Pitfalls of doing a financial projections aggressive sales, unrealistic changes in COGS, inconsistent SG&A, Bal sheet
does not balance, NW does not reconcile.
The good news about financial projections – congratulations, you have a budget!
General Expectations of the Bank and Underwriter!
Personal guarantee of any 20% or more owner
3-years of company tax returns
If not filed in recent tax year, then internally prepared detailed financial statements
3-years of personal tax returns
Personal financial statement
1-year of company bank statements
Key items to focus on when preparing
Universal Cash Flow & What Is It & How Is It Calculated?
The Sum of Business cash Flow (EBITDA) = Net income + Interest expense + Taxes + Depreciation + Amortization
Calculating your Discretionary Personal Income
Personal income after income taxesLesshome mortgage or rent, installment
loan payments, credit card payments, other Plus: spouse’s income,
outside income, investment income
Example how to calculate>
Combined Cash Flow Calculation &
Debt Coverage Ratio
Example how to calculate>
Collateral – A Way to Reduce a Lender’s Risk
All the assets of the company and the cash proceeds
therefrom (sometimes called a “plaster lien”
Accounts Receivable – advances made against a % of the
outstanding A/R’s less allowances for bad debt
Equipment; always when financing new equipment
Real estate – commercial, investment and residential
Lender may not require spousal guarantee,
However, If spouse is a 20% or more owner of the business, personal guarantee is required
If spouse’s portion of discretionary income is substantial, lender
may require a personal guarantee; should discuss with your
Guarantees today allow a lender to pursue both company assets &
personal assets of guarantor(s) simultaneously, not sequentially
Security Agreement and UCC-1 Filings
Document that defines the collateral that you agree to provide the lender
By making a UCC-1 Filing the lender records their rights as a holder of collateral with the State;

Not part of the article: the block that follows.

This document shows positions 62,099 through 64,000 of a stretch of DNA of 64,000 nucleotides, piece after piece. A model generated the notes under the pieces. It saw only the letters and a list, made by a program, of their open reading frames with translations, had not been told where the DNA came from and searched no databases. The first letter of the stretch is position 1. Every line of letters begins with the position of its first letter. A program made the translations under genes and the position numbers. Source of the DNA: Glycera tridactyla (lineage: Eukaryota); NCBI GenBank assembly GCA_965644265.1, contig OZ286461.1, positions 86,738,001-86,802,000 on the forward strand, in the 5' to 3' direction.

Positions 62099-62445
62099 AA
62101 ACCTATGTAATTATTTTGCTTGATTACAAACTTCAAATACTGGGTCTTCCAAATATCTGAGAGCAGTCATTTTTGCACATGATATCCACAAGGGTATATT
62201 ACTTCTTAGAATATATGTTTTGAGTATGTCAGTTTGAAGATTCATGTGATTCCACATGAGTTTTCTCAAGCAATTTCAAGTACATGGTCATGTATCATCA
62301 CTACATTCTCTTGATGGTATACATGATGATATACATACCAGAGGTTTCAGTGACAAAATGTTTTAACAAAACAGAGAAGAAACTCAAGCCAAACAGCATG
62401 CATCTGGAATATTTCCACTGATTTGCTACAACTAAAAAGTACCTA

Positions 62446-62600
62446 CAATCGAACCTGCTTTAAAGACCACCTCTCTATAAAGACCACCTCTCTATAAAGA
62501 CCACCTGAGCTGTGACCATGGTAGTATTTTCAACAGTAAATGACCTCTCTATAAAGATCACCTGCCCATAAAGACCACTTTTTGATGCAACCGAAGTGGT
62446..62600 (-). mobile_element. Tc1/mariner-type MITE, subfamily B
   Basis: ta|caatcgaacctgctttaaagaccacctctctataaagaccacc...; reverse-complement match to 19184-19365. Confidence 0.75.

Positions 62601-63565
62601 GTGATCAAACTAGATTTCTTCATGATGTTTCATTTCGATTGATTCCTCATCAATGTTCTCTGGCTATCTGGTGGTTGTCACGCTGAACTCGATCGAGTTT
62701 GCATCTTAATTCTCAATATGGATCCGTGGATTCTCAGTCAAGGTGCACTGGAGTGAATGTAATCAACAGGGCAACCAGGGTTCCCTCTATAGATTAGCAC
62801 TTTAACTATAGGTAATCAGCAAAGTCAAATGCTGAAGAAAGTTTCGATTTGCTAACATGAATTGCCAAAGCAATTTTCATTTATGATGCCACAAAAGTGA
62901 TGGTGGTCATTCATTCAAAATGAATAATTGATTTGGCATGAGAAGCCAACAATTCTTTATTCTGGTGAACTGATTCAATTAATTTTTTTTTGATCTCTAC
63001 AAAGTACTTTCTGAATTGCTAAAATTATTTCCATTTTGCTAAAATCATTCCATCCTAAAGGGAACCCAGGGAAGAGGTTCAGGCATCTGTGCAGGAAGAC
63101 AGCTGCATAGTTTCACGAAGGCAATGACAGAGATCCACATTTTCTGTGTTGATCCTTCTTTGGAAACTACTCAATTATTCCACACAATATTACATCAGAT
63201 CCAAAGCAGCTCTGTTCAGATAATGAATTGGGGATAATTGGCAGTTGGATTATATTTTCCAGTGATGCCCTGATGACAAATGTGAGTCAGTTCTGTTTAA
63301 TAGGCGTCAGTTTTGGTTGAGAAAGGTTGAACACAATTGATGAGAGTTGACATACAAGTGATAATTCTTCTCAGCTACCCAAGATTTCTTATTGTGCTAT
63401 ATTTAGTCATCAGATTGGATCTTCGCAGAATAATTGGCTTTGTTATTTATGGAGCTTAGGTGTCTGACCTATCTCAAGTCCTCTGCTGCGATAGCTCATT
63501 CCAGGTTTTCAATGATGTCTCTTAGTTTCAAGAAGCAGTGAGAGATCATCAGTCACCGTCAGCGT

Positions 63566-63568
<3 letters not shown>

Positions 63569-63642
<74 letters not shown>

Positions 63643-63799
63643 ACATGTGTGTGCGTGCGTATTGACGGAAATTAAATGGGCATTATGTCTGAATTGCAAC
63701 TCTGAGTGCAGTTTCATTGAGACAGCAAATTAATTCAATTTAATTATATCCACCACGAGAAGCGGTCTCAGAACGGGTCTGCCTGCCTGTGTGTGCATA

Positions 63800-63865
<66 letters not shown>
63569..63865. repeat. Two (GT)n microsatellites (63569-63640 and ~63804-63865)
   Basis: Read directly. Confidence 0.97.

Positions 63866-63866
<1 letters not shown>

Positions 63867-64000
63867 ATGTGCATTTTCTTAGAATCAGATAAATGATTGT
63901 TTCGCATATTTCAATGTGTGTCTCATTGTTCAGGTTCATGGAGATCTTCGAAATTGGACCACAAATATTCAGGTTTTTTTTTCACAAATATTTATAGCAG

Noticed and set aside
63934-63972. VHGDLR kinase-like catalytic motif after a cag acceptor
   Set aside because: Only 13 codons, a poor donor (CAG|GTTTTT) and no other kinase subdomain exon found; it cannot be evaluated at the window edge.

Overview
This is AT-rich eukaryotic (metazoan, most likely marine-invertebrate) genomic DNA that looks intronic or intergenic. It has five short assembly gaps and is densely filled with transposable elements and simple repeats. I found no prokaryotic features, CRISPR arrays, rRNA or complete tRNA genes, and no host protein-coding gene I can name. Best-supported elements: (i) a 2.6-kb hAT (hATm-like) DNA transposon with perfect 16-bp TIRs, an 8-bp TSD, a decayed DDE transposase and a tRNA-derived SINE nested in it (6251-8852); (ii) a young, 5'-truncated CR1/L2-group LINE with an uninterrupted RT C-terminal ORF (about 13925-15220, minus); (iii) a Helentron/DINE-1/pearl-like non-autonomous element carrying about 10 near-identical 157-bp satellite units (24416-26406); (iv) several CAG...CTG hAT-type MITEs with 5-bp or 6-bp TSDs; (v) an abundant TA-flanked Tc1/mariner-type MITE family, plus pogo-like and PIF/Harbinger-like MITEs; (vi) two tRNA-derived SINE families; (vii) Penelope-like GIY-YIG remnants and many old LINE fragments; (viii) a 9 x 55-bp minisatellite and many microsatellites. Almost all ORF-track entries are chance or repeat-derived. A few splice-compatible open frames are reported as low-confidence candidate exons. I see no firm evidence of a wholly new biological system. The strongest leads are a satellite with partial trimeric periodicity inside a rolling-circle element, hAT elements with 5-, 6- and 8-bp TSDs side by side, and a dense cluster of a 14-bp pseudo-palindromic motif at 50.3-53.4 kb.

referred to as perfecting their collateral
Oftentimes borrowers discover that UCC-1 lien filings have not been removed when past loans are paid off;
need to do a UCC-1 search
Personal Credit - FICA Scores
Yes, even with great collateral, a high DCR, credit scores count
Lenders consider credit scores as a character indicator
Commercial bank score requirements are higher than most non-bank lenders
Before applying for a loan, pull your credit score and check for accuracy
Credit Karma is a good website to use
Prepare your Financial Statements
Have 3-yrs of tax returns
You should have the most recent balance sheet and income statement ready
Lenders want to see A/C Pay and Rec aging reports
Internally prepared or prepared by your accountant
Your Balance Sheet
Does it balance? Assets = Liabilities + Equity
Does Equity & Earnings reconcile?Current equity = Prev. yrs equity + current income
Do A/R & A/P aging balances agree with balance sheet entries?
Balance Sheet Ratios
Working Capital = Current Assets – Current Liabilities
Quick Ratio = Cash + A/R – Current Liabilities
A/R;A/P/Inv Days On Hand = How fast does it turn
(a.k.a. P&L Statement – Profit Statement – etc.)
Are income and costs consistent year to year?
How do you calculate material costs? (Beg Inv + Purchases – Ending Inv)
Is your Cost of Goods consistent year to year?
Are all direct costs included in COGS?
Are you making an Operating Profit?
OP = COGS – SG&A expenses (and before interest expense)
Are your SG&A expenses consistent.......Be prepared to explain spikes
Cash Flow Statement
What and how is it created?
Scary? Look at your bank statement!
Keep in mind Financial statements use an accrual methodology
Cash flow statements are based on cash, in bank, in your drawer
Schedule a complimentary virtual review below and get prepared to close your loan!